When I was working as a Peace Corps language trainer, I remember in my first year with the volunteers, one of them was acting in a way that was not understandable: Lack of interest for the classes, lateness, loud laughing and isolation from others.
Since I had a background in psychology, I was interested in understanding why the reactions. It was obvious his behaviors would have negative effects on his language outcomes and I wanted to help him cope with the challenges he was going through. In the few discussions that I had with my trainee, I realized he was missing home…It is called “homesick syndrome”.
In my second year as a communications trainer, I noticed that many trainees had the same difficulties expressed in different ways: Not eating the country food, sleepless night and lack of interest in the training.
I truly understood what the trainees were going through when I got a job in Uganda as cross-cultural communications trainer. I manifested some of the symptoms I witnessed among the volunteers: Loneliness, tiredness, sleepless nights, loss of appetite. I was shocked to self-diagnose myself with a minor depression. I had to do something about it to achieve my professional goals!
According to the Mh-GAP, these are some characteristics of depression: No vision of the future, fatigue, lack of interest for practical activities, suicide thoughts, body pain, Isolation, loss of appetite and sleep.
Here are some strategies I used for personal cross-cultural management to overcome depression:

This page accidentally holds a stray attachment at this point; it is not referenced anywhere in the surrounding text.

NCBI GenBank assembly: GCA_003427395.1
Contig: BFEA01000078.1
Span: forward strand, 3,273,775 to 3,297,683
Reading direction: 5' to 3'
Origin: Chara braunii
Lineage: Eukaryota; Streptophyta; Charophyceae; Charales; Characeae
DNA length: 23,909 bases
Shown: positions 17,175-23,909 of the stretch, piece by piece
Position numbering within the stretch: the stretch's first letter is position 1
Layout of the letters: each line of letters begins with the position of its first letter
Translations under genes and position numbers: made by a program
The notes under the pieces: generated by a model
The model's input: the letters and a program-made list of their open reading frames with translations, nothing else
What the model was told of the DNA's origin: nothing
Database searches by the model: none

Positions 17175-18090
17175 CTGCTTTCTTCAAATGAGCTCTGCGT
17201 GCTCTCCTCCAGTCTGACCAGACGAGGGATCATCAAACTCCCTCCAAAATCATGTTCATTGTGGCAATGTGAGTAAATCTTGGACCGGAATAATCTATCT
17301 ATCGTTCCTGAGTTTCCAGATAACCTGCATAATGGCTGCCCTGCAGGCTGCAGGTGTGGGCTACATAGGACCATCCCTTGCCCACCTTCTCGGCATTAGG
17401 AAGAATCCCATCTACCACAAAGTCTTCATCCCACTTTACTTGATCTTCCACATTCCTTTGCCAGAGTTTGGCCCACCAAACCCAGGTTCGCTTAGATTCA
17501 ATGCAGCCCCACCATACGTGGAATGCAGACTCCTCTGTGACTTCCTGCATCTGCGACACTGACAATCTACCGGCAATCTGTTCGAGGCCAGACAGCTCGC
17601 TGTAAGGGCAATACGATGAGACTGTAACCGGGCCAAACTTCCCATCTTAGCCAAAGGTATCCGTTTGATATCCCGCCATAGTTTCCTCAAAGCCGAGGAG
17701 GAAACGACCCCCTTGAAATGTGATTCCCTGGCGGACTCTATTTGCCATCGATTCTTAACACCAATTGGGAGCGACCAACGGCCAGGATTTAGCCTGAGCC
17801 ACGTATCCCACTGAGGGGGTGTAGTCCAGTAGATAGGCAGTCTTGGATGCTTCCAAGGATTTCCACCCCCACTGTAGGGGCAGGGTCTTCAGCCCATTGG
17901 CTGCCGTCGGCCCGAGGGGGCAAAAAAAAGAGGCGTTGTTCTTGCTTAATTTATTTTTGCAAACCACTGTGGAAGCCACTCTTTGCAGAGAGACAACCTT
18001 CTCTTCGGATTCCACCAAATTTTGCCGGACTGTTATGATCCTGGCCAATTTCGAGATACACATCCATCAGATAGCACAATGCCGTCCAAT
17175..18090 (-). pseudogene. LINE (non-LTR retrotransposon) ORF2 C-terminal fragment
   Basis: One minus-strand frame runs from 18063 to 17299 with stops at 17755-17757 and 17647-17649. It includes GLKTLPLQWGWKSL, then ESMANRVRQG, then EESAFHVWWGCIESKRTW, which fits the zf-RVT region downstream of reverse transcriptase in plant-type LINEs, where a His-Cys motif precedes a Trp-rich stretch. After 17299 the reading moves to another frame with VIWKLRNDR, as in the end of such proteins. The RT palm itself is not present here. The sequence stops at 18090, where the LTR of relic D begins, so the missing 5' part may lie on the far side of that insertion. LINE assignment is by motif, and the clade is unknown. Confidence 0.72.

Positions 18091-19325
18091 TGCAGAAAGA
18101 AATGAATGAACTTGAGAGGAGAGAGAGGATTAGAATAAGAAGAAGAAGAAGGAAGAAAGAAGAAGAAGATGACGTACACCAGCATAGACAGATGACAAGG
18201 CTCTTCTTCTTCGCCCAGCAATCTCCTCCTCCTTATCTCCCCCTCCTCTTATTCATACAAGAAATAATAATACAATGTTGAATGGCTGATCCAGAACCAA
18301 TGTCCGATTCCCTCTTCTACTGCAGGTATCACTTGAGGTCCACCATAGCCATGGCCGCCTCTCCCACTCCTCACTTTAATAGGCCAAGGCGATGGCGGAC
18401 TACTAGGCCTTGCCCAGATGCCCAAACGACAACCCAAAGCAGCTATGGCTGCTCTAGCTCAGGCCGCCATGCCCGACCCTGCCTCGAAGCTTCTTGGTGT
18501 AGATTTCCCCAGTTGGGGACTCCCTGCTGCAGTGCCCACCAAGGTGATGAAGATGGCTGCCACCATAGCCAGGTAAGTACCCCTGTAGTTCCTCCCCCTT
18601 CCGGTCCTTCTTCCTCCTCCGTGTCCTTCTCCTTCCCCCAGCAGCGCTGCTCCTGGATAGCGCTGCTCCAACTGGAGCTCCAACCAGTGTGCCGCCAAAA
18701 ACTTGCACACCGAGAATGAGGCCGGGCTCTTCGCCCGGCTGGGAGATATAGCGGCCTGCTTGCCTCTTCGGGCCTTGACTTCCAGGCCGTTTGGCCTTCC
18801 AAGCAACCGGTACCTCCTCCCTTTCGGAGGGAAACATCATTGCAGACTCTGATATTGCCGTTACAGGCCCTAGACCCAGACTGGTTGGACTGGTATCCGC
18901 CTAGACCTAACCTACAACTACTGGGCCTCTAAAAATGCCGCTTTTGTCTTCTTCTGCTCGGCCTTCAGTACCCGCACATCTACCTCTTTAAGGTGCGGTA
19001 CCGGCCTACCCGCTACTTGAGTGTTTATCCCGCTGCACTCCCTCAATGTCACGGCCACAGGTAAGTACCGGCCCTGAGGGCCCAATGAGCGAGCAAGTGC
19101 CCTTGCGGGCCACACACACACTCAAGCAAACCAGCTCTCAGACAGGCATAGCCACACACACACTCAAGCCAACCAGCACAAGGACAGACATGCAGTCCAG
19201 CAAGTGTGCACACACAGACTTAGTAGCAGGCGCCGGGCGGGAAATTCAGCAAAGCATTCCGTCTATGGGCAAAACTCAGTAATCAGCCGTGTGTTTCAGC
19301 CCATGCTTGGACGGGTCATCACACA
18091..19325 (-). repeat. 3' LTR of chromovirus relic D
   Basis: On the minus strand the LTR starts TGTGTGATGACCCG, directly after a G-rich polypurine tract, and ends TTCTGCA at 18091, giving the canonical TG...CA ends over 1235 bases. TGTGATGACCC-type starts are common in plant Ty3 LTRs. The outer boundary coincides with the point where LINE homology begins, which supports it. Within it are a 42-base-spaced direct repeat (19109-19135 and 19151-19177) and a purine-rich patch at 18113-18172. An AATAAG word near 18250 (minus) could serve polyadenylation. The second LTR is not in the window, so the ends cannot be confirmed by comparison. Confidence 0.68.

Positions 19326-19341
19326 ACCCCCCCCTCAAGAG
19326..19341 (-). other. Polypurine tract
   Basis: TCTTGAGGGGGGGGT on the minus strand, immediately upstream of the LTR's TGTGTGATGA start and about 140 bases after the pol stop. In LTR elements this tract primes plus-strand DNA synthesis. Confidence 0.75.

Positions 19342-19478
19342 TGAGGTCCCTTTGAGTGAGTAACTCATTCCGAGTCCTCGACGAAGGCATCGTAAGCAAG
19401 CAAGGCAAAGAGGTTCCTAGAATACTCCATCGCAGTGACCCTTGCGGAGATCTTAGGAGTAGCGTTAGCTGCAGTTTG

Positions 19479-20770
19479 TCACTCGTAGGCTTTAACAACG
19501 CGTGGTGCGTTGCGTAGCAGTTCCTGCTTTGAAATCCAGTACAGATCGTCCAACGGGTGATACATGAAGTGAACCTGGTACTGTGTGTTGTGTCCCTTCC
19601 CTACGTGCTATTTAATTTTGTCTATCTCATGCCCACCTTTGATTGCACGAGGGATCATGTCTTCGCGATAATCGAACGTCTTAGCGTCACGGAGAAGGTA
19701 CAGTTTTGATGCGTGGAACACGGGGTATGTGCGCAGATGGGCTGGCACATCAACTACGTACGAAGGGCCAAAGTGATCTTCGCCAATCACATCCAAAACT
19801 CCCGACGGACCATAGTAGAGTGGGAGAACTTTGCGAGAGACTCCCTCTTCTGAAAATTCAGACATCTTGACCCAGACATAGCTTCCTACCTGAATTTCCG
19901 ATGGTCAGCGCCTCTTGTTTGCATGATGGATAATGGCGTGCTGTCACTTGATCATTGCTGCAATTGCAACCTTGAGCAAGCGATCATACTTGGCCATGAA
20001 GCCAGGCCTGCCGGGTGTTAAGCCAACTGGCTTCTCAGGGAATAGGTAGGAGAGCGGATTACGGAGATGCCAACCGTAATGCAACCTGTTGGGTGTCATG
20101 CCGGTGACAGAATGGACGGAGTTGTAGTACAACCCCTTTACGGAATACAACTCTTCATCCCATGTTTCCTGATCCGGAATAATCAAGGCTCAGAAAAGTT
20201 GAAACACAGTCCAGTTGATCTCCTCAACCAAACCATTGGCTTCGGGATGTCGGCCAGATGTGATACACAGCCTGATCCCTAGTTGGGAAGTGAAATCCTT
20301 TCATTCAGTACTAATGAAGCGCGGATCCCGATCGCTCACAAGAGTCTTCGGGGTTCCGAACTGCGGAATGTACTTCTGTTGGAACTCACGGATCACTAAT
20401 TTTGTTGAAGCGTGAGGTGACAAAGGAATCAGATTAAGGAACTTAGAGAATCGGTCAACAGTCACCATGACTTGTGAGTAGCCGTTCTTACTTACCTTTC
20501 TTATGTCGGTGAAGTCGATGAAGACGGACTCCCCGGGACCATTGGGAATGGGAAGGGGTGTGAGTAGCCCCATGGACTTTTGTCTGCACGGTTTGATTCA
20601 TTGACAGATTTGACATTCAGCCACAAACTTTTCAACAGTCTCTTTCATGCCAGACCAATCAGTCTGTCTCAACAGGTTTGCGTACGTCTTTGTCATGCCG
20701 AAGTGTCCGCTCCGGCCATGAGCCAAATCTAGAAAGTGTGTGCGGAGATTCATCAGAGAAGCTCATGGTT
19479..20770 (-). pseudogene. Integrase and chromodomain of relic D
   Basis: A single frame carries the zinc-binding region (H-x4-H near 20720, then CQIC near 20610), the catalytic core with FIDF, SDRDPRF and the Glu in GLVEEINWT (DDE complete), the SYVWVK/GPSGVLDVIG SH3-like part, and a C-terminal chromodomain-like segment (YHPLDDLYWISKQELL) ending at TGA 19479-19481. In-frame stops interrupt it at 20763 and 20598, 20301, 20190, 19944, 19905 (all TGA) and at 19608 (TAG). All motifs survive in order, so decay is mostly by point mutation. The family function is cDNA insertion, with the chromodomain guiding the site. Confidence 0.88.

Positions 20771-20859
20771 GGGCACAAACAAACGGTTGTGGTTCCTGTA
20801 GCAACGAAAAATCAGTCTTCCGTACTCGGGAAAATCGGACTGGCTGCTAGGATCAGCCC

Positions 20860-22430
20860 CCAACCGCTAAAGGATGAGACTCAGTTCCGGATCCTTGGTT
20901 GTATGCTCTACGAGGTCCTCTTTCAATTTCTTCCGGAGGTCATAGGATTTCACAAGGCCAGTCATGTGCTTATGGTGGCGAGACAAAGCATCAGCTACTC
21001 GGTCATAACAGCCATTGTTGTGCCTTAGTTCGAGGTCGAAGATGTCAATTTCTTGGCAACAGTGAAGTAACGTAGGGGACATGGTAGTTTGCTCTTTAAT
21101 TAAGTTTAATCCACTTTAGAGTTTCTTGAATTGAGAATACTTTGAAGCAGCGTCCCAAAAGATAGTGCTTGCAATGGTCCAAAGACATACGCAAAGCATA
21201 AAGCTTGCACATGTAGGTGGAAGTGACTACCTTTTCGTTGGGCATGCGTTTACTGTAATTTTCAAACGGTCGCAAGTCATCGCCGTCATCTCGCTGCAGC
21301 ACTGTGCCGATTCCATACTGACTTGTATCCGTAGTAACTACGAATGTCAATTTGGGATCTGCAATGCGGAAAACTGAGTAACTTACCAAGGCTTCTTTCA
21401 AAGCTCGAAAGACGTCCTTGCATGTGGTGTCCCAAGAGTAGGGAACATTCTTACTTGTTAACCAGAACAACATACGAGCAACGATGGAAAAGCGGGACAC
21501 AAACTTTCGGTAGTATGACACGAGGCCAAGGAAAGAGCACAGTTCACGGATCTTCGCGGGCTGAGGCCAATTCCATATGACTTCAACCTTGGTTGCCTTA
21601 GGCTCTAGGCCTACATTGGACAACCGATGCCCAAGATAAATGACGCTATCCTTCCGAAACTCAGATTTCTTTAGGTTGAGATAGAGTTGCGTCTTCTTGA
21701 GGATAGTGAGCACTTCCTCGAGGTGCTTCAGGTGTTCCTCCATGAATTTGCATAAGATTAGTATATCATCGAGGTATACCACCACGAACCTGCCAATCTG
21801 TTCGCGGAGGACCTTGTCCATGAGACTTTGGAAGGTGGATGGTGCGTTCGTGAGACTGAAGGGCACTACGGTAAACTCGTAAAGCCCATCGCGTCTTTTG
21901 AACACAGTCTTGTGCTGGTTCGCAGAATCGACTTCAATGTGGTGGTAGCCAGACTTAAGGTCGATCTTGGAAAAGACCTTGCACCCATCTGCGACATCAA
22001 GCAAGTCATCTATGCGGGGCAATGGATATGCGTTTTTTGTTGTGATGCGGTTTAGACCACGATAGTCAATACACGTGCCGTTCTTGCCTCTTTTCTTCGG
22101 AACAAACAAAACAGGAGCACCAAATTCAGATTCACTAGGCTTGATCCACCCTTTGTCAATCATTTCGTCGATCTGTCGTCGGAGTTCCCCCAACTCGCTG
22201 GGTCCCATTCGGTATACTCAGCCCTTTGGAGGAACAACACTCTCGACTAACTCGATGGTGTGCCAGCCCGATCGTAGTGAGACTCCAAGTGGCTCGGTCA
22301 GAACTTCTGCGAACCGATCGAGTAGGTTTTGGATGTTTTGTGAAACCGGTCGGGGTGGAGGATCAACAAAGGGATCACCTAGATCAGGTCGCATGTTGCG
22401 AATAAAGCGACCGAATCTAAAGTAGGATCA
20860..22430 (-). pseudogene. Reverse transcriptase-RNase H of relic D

1. Focused: I asked myself this question several times: “Why are you in Uganda?” The answers were powerful and energized me to get out of the bed and go to work. I started a daily agenda with specifics goals and, it was nice to achieve something meaningful at the end of each day!
2. Identify what makes you have fun: I enjoy watching movies and listening to music and playing sports. These activities made me laugh, relax and I developed the love for practical activities.
3. Communicate with home friends: Good emotions are nurtured by communication with people you love or feel comfortable with. Keeping a good conversation with them made me feel like they were with me.
4. Start a blog and write your daily challenges and how you managed them: Therapeutic writing is the name given to a writing action in order to cure depression. I started a blog (seed4future.wordpress.com) not with a therapeutic purpose but later, I realized that writing helped me feel good and happy.
5. Make new friends: Whether In the compound or the community, I noticed I could build new relationships. I used the excuse of learning the local language to connect with new people.
I was happy to cope with the new environment after 6-9 months. I slept well, enjoyed the food or spent some days without missing home because I had a new home around me. Apart from my professional duties, I volunteered for disabled people to develop an integrated community project.
The major achievement during that period is the blog I started and which made me reach thousands of people worldwide including you reading this article.
I would like to know how you overcame depression out your comfort zone.
Herve Boris NGATE,Cross-Cultural Psychologist/Communications/Blogger